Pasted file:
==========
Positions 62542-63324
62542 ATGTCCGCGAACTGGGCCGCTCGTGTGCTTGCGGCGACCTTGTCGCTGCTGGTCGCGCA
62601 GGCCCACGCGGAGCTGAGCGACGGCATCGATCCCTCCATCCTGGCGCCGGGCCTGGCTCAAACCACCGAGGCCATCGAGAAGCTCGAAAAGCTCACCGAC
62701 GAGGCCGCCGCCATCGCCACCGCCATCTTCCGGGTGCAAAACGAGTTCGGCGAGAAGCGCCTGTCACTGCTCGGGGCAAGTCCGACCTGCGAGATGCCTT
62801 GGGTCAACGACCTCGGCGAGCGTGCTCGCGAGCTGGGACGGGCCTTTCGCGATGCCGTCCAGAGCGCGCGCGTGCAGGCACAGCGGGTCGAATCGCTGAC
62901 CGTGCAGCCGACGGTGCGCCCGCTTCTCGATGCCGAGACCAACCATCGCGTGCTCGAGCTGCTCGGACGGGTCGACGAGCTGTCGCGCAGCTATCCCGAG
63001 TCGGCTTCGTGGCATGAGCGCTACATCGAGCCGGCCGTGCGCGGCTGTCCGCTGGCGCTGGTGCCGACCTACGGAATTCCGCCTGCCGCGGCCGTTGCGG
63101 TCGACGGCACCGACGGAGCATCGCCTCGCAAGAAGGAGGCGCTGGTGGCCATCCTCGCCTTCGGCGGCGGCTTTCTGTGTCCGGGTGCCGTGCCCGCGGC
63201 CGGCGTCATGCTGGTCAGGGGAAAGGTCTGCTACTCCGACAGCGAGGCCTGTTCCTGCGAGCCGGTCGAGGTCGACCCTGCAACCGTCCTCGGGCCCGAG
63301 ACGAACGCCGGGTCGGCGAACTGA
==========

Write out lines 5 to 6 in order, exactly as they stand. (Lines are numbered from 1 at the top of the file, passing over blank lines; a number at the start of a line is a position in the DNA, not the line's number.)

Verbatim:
62801 GGGTCAACGACCTCGGCGAGCGTGCTCGCGAGCTGGGACGGGCCTTTCGCGATGCCGTCCAGAGCGCGCGCGTGCAGGCACAGCGGGTCGAATCGCTGAC
62901 CGTGCAGCCGACGGTGCGCCCGCTTCTCGATGCCGAGACCAACCATCGCGTGCTCGAGCTGCTCGGACGGGTCGACGAGCTGTCGCGCAGCTATCCCGAG